Hornish, Jr., Samuel Jon (1979- ) – A racing driver, Sam Hornish Junior was the youngest champion of a major North American open-wheel series in modern racing history. In 2001, he led the Indy Northern Light Series from start to finish. He is still active in NASCAR racing in the U.S.A. Sam Hornish Jr. is a serving member of Omega Lodge No. 564, in the town of Defiance, USA, where he was raised to the 3rd Degree on 10th January 2001.
Houdini, Harry (Real name: Erik Weisz) (1874-1926) – Born in Budapest, Hungary,
Harry Houdini has been recognised as THE premiere American magician and escapologist
of the early 20th Century, known for his escapes from chains, handcuffs,
straitjackets and padlocked, water-filled containers. He was also a sceptic who set out
to expose frauds purporting to be supernatural phenomena.
Harry Houdini was immensely proud of his Masonic affiliations and became a Shriner just before his untimely death at the age of 52 from peritonitis. Harry Houdini was initiated into Freemasonry on 21st August 1923 in St. Cecile Lodge No. 568, New York.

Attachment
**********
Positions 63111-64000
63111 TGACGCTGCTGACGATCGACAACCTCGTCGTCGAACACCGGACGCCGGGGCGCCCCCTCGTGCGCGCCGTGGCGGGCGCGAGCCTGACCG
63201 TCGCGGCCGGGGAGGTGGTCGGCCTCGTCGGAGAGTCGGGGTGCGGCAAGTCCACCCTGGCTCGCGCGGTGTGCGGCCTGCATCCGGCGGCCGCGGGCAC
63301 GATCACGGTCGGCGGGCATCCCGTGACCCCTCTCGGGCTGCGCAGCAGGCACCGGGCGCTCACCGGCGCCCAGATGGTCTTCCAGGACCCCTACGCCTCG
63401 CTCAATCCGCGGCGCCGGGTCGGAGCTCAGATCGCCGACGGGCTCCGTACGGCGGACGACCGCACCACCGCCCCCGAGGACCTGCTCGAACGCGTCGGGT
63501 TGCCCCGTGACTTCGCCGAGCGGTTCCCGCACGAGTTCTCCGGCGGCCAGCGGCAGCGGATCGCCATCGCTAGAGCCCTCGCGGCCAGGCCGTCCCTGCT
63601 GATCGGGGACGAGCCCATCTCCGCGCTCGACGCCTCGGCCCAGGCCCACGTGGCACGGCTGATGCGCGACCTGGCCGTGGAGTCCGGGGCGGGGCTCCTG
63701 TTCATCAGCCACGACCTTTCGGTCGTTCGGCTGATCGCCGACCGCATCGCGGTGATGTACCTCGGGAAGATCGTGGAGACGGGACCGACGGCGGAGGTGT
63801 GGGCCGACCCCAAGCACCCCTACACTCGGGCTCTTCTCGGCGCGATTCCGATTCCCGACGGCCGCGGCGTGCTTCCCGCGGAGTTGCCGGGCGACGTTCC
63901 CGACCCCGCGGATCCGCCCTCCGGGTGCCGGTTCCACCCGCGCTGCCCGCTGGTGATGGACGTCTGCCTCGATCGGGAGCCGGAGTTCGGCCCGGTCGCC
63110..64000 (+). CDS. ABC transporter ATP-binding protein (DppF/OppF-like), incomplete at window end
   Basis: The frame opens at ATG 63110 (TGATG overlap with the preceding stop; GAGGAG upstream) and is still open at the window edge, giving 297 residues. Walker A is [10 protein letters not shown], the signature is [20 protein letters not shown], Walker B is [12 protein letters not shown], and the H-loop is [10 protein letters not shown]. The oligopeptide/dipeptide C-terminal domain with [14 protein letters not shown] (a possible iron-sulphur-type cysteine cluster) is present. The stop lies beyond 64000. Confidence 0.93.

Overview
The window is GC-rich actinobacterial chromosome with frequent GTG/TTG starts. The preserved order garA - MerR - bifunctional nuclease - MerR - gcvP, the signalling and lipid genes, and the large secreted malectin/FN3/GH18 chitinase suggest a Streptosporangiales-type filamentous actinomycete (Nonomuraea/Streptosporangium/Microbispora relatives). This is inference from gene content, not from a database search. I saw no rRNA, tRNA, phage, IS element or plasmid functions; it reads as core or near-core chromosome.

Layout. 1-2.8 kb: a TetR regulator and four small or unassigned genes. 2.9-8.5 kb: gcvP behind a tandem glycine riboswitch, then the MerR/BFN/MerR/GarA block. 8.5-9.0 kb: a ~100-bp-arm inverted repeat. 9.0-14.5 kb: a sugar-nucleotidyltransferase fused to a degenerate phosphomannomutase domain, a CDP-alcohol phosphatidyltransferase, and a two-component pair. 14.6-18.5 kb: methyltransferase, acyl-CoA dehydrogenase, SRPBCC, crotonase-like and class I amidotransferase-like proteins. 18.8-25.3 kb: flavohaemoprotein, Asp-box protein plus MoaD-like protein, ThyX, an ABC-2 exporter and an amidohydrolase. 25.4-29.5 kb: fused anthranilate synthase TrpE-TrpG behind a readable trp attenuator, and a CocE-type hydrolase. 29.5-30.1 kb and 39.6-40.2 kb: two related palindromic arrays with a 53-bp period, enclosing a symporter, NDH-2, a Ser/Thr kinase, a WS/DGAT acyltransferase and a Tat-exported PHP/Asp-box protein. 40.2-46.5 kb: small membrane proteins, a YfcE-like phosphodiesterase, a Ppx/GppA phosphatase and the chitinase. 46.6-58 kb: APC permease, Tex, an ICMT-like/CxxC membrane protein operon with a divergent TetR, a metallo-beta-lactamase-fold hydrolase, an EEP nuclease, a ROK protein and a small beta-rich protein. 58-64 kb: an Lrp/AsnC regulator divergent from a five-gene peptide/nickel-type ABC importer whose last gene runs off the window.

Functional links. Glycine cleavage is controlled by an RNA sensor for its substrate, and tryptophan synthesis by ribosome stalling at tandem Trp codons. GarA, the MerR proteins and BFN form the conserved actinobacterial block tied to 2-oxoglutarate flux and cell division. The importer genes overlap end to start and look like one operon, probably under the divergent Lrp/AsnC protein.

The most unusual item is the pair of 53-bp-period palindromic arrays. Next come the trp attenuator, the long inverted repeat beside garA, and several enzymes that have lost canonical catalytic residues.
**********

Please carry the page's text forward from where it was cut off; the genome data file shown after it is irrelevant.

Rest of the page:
Houston, Samuel ‘Sam’ (1793-1863) – Of Scottish-Irish decent, Sam Houston was a
soldier, politician and statesman and, such was his fame, that he became the first
President of the Republic of Texas, even though his candidacy had been announced
only 12 days previously! Later he served a second term. When Texas was admitted
to the Union, he served as U.S. senator and governor.
The sacrifice of other Freemasons at the ‘Siege of the Alamo’ in February-March 1836, and the news of their brutal deaths, caused many men to rally to Houston’s camp. This influx, and the time bought by the defenders of ‘The Alamo’, enabled him to organise an army to rout General Antonio López de Santa Anna’s (Mexico’s President/dictator) army at the ‘Battle of San Jacinto’ on 21 April 1836. (See Bowie, Crocket and Travis.) Years later, in 1861, this ex-soldier strongly advised the South not to go to war with the North, as to so do could only end in bloody defeat for the South – sadly Houston was ignored.
A staunch Freemason, near the end of his life Houston transferred his previous Masonic membership to Forrest Lodge No.19 near his home in Huntsville, Texas.